Mead Ingredients: The Ultimate Mead Recipe

What are the Ingredients in Mead?

Mead is fermented honey or Honey Wine. There are 3 simple ingredients to make mead that can be bought practically anywhere.

Mead = Honey + Water + Yeast

Mead is one of the oldest alcoholic beverages. In different languages it is called different things but most languages have a word for this liquid gold libation. In fact, wherever there are bees one can find mead. It is so simple to make that it happens in nature when water mixes with honey. The history of mead making is as old as beekeeping itself which is more than 10,000 years ago.

At its core, mead consists of honey, which provides the natural sugars necessary for fermentation and lends the drink its characteristic sweetness. Water is the second key ingredient, diluting the honey to the desired concentration and serving as the medium for fermentation. Yeast plays a crucial role, converting the sugars in the honey-water mixture into alcohol and carbon dioxide, thereby transforming the sweet concoction into mead. Some recipes may also incorporate additional elements such as spices, fruits, or herbs to introduce various flavors and aromas, creating a diverse range of mead styles. Despite the simplicity of its ingredients, the process and variations in recipe allow for a wide spectrum of mead types, each with its own unique profile.

If one were to head to the local grocery store and purchase the above three items, they would be able
to make mead in any container of their choosing. And could go on for the rest of their days making
mead like this if satisfied with the final product. However, there is always a better way that could result
in a tastier mead.

1. Honey

The quality of honey, and all ingredients for your mead is everything (outside of cleanliness and process). Choosing a tasty local honey is the first step. If there are any flaws in the honey that you do not like bear that in mind as everything will get amplified once some or all the sweetness is converted into alcohol.

For your first mead we recommend using a wildflower or orange blossom honey as those tend to have more muted flavor profiles than a buckwheat blossom honey or fireweed blossom honey. We recommend Temecula Valley Honey Company.

2. Water

We recommend using bottled spring water for mead making at a homebrew level. Bottle spring water is the easiest way to control the minerals and additives in your mead. It also has the right amount of minerals that are condusive to mead making.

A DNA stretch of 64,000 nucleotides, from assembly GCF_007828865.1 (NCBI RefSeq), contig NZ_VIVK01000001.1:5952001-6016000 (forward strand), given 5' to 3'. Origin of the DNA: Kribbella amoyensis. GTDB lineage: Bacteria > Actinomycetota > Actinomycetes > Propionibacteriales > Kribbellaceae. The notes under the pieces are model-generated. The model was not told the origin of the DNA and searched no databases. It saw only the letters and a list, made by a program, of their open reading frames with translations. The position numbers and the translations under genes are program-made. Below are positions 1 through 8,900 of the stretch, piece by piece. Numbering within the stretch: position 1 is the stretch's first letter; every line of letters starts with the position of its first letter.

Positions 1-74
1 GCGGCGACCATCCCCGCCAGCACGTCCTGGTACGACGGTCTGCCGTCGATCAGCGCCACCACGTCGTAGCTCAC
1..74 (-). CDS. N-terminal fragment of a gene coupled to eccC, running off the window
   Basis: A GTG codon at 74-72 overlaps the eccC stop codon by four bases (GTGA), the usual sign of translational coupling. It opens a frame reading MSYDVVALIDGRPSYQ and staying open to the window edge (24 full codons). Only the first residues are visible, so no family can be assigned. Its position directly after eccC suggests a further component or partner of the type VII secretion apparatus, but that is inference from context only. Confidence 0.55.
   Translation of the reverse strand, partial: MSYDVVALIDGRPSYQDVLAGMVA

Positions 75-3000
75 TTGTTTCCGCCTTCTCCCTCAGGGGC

Using water from the tap is fine, but know that there are additives in your water that keep it safe to drink such as chlorine. When making mead, chlorine is an off-flavor that is best avoided. Chlorine can be driven out of the water with potassium metabisulfite or Campden tablets. The proper dosage is 0.03 grams per gallon to unbind the chlorine from the tap water.

Opting for the bottled spring water eliminates the concern over the water quality and its’ additives. We also would recommend not using distilled water as this is stripped of necessary minerals that can help your mead fermentation.

3. Yeast

Several yeasts are suitable for mead making depending on your desired flavor profile (champagne, red wine, white wine and ale yeasts).

Yeast is a single-cell organism, called Saccharomyces cerevisiae, considered a member of the fungus kingdom. Yeast needs food (sugar!), warmth, and moisture to thrive.

Store bought yeast is a viable option that will produce alcohol, the best yeast for making mead can be purchased at your local homebrew shop or online.

There are different types of yeast that specialize in different types of applications. Some are better at making bread while others are better at making wine, mead, or beer.

Keeping in mind the nutritional requirements for the yeast along with the alcohol tolerance, aroma, and mouthfeel they will create will guide you to the best choice for your mead.

Honey does have health properties like antioxidants, minerals, allergens and antibacterial properties. But it is also nutrient deficient, which means the mead fermentation is made better with yeast nutrients. Traditionally, most white wine yeast with a low nutritional requirement will make a fine mead.

Mead Making FAQs

About Us


We started Batch Mead in 2019 to leave our Silicon Valley tech careers and pursue our real passion, MEAD!

We love locally sourced honey, apples and other ingredients. We focus on small batches to keep taps rotating and deliver delicious meads and hard ciders.

We believe mead is an experience, and our tasting room reflects all the notes of that ideal experience.

We recently won Best in Show from the San Diego International Beer Festival (2020, 2021 & 2022)! As well as several other wine, beer & mead awards!